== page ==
Although seen by many as at best incestuous and at worst verging on corrupt, over the decades since Peter Self’s book none of the influence/lobbying activity he reported has slowed or been curbed. Indeed, quite the reverse. The purveyors of public choice ideology have continued to evolve ever more ingenious ways to control and shape public policy that furthers their ideology and the interests of their benefactors. This is usually by stealth because it has been consistently shown that such ideas generally lack public support. Currently there’s no more egregious an example of this than the continuing attempts by US Republicans to pass legislation to repeal and replace (or just repeal) Obamacare, thus negatively impacting millions of US citizens, while simultaneously committing to tax cuts that will overwhelmingly benefit the already wealthy.

It’s somewhat ironic then, as retired US senator Barney Frank noted on MSNBC on Wednesday evening, that at the same time the behaviour and actions of President Trump demonstrate to everyone who dislikes government that there is, in fact, something worse than government: No government. Furthermore, through their actions many Republican politicians (ditto their Tory compatriots in the UK) also expose the fact that public choice ideology has never been about devising public policy that responds to public need.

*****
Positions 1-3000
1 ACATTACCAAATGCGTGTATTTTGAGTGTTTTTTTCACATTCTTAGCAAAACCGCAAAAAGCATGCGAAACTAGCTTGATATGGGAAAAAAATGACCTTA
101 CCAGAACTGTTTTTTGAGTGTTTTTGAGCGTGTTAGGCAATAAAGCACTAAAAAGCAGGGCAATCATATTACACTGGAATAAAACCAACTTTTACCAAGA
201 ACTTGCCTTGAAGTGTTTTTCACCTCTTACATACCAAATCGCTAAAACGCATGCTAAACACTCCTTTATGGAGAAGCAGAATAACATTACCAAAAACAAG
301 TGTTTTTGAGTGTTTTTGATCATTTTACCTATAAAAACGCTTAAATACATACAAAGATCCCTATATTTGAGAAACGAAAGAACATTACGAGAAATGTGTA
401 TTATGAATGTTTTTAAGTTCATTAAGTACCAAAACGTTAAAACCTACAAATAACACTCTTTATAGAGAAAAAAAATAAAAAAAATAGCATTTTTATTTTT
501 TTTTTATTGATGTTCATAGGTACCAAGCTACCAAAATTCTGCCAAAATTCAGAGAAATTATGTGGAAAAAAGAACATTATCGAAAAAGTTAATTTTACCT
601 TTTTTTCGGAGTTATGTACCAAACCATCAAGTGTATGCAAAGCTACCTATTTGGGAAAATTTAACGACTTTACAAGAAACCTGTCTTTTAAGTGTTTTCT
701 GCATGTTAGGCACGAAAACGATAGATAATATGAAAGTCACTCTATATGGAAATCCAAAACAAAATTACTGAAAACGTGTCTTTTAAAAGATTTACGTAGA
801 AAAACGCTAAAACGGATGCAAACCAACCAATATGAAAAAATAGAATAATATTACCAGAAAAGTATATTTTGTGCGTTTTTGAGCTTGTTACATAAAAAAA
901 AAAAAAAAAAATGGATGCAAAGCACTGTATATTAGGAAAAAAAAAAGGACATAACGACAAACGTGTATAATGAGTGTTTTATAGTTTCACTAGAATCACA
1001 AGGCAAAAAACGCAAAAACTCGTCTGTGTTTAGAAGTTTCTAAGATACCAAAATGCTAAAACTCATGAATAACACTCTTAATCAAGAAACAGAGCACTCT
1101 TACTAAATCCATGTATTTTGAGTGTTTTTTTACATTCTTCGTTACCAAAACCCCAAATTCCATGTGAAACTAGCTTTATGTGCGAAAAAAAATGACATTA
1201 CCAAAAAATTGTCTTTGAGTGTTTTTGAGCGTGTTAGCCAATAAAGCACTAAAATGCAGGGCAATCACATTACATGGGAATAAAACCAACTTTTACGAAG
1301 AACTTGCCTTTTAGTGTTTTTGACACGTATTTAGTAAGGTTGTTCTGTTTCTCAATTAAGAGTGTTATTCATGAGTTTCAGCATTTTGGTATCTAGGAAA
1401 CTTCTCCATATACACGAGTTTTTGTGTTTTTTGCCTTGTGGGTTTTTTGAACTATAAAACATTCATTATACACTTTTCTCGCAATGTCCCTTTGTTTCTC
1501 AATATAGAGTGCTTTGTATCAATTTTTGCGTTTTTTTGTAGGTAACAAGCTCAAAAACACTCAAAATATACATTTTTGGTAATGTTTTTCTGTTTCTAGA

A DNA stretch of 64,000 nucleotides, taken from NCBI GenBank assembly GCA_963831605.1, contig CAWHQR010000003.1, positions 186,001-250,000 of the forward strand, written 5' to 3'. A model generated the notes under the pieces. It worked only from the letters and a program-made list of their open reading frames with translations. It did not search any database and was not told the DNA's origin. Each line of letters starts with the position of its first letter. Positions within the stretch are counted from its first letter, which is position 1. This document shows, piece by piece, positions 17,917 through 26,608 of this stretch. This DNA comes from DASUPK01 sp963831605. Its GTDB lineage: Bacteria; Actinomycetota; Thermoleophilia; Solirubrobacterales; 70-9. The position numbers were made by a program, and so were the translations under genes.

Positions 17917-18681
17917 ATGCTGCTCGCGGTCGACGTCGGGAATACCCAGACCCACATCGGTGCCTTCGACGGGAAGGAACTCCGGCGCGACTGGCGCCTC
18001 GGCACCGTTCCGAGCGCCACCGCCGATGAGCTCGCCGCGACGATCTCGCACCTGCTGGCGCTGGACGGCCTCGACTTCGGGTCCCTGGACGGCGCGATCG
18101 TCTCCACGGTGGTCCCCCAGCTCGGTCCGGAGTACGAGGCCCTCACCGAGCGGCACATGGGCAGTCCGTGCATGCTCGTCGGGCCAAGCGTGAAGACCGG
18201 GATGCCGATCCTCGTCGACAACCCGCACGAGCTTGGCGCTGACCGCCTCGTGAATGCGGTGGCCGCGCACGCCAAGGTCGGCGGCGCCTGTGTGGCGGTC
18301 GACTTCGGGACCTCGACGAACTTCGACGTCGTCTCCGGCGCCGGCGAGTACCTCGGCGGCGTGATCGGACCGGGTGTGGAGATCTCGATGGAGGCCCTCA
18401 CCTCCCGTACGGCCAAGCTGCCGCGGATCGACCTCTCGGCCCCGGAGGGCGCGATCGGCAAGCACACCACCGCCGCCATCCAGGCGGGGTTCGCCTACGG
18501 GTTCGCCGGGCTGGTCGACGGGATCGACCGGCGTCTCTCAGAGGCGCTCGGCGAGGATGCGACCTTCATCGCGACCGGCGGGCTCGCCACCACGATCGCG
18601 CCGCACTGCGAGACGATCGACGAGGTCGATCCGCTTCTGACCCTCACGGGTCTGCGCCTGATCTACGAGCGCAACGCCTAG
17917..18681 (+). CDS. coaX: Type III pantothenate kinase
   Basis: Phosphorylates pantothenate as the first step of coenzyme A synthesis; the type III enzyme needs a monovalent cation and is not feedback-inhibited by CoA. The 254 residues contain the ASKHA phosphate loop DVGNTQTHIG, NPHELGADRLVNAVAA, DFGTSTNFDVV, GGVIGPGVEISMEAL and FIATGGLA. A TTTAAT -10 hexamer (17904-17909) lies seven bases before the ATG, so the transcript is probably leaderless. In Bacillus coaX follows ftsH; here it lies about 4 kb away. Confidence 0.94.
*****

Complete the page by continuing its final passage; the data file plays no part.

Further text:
Nor is there anything public – in the sense that most of us understand that term – about public choice theory and ideology. It’s actually a misnomer of the grandest order. For what public choice is really about is bowing down to that base and simplistic measure of humans as egoistical, rational, utility maximisers, and rewarding those that act accordingly.



  1. Sean Danaher -

    thanks very much for this. As I’ve mentioned before in the TRUK blog I was in the US (Tucson) in 1979/80 during the Carter administration. He was and still is a man of genuine integrity. Somehow “birds of a feather flock together” and I shared a house with two American girls; one Kay who was a law student and very politically active (the other Kim became an award winning author) ,Pat Murphy (another Irish PhD student) and a “Disco Dev” a mad Israeli former tank commander. But I reminisce too much. Kay in particular was horrified by the prospect of a Regan victory and declared that she would “leave the country” should he be elected. It was clear that the US was at a tipping point. It wasn’t just left or right wing, there was a feeling of “snake oil salesman” and dark forces at work. Sadly the Iran situation and Walter Cronkite’s ticking clock “this is the 151st day of the Iran Hostage Crisis etc.” buried deep into the American psyche and did for Carter.